To allow fresh concrete to "cure and reach full strength" as part of ongoing track improvement works, some trains will be running slower than usual as temporary speed restrictions have been imposed on affected tracks on the North-South Line (NSL), said SMRT.
This resulted in slower trains and delays yesterday morning which lasted over 11/2 hours.
In a statement yesterday evening, SMRT said it has been carrying out track improvement works during non-operational hours in the NSL south-bound tunnel near Raffles Place MRT station.
These works are slated to be completed by next month, and involve replacing parts of the existing concrete track bed that support the running rails.
On nights when fresh concrete is cast on the track bed, several hours are needed for the concrete to cure.
SMRT's vice-president for corporate communications, Ms Margaret Teo, said: "As a result, some commuters travelling on the NSL towards Marina South Pier MRT station would have experienced slower-moving trains over a 300m stretch between City Hall and Raffles Place MRT stations."
She added that the speed restrictions can cause congestion during peak hours when trains, running at two-minute intervals towards the city, need to maintain a safe distance from one another.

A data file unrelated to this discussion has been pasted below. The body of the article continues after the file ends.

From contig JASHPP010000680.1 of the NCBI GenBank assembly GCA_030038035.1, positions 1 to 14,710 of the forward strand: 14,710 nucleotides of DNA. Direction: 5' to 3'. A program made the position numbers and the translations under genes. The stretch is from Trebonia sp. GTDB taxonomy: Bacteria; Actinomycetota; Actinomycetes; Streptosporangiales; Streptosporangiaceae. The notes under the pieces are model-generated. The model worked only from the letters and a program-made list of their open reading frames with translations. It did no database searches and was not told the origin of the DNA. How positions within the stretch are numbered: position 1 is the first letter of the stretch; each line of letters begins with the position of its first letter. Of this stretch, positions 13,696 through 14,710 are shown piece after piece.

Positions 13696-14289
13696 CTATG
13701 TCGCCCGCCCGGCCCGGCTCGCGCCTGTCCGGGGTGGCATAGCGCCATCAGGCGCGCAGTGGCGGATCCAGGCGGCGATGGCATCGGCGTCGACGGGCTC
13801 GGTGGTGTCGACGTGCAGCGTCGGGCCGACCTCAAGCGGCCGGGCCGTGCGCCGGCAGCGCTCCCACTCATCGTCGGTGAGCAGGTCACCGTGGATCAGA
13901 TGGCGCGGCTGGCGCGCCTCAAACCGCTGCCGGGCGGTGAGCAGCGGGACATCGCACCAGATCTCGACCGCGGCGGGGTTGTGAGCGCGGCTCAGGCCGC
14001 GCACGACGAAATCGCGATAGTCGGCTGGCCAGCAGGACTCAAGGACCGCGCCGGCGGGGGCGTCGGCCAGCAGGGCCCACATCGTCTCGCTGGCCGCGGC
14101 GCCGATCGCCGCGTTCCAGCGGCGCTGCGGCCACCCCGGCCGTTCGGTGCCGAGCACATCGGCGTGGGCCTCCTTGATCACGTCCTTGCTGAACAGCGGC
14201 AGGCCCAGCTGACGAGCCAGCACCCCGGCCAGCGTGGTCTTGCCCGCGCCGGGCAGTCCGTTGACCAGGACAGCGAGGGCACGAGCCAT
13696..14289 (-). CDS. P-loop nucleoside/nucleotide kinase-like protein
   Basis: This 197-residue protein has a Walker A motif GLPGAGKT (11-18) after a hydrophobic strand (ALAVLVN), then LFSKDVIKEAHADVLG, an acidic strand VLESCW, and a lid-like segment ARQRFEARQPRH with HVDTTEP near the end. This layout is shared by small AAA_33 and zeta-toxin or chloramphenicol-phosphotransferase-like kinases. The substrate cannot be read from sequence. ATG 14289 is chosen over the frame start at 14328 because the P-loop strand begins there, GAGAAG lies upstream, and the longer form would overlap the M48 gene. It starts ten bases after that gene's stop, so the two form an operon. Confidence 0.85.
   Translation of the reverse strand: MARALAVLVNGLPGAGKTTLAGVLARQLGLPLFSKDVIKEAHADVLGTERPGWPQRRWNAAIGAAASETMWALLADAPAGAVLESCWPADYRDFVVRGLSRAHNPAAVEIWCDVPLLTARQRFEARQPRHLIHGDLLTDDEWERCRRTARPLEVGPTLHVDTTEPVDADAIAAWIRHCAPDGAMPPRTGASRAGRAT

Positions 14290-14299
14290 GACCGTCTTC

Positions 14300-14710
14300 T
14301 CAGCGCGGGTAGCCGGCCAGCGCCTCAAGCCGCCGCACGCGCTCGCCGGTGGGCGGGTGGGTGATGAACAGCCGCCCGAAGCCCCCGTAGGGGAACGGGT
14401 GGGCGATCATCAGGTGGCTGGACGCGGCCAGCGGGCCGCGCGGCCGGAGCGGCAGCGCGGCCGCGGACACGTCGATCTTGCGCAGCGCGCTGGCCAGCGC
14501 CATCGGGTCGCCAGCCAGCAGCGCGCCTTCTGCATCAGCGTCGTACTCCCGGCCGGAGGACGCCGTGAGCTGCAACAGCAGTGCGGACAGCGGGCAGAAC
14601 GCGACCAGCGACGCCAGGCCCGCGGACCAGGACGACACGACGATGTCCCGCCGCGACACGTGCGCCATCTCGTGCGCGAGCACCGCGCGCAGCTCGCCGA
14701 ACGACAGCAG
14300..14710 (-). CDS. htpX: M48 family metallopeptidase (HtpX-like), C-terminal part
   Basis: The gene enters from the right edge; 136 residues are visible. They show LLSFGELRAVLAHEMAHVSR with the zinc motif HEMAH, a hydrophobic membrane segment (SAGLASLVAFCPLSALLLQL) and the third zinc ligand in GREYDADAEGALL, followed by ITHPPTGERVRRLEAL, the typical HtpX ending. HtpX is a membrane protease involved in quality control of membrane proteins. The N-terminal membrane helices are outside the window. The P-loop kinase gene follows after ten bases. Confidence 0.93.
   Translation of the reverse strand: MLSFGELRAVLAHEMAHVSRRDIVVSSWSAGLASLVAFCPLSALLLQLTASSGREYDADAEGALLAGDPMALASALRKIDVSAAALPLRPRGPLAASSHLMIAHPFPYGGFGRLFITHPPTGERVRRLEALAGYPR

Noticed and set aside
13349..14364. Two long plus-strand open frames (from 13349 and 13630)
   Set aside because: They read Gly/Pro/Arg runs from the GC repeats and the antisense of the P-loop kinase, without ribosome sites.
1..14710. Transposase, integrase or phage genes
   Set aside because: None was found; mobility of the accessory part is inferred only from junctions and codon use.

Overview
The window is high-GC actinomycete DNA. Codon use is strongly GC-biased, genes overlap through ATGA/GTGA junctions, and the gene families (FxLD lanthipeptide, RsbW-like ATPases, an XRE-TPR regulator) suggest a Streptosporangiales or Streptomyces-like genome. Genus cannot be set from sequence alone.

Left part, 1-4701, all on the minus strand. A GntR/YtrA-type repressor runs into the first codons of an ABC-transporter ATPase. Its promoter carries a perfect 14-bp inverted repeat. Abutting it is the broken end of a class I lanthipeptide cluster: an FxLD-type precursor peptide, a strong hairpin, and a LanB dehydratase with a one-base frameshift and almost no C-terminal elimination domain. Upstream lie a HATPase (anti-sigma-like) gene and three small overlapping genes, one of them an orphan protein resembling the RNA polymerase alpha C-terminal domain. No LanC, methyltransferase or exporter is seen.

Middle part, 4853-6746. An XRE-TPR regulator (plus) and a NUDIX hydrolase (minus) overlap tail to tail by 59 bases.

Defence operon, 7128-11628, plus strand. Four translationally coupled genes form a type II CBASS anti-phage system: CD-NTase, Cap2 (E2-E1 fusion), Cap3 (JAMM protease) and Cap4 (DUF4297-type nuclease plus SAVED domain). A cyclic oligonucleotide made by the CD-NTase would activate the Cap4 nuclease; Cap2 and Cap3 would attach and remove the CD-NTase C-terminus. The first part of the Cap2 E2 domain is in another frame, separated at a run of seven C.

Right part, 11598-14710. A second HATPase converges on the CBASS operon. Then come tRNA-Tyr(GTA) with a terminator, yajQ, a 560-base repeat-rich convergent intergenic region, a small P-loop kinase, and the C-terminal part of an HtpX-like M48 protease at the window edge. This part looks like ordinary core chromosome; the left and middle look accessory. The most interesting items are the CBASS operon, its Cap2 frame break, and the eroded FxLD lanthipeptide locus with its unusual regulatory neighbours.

"As such, some commuters may experience trains stopping between stations, or longer waiting times at station platforms," said Ms Teo.
SMRT will progressively lift these speed restrictions in the coming days.
Ms Teo said commuters should, in the meantime, cater up to 15 minutes of additional travelling time on the NSL towards Marina South Pier station during peak hours.
There was also a delay of four hours on the NSL last Wednesday morning for similar reasons and track maintenance works could not be completed before trains started operating.
Marketing strategy consultant Clement Law, 26, was travelling from Admiralty station to Newton station at about 8.30am to get to work when he got caught in the delay.
"Luckily, many people are still on leave from the Chinese New Year break, so the impact wasn't as bad as it would have been otherwise," he said.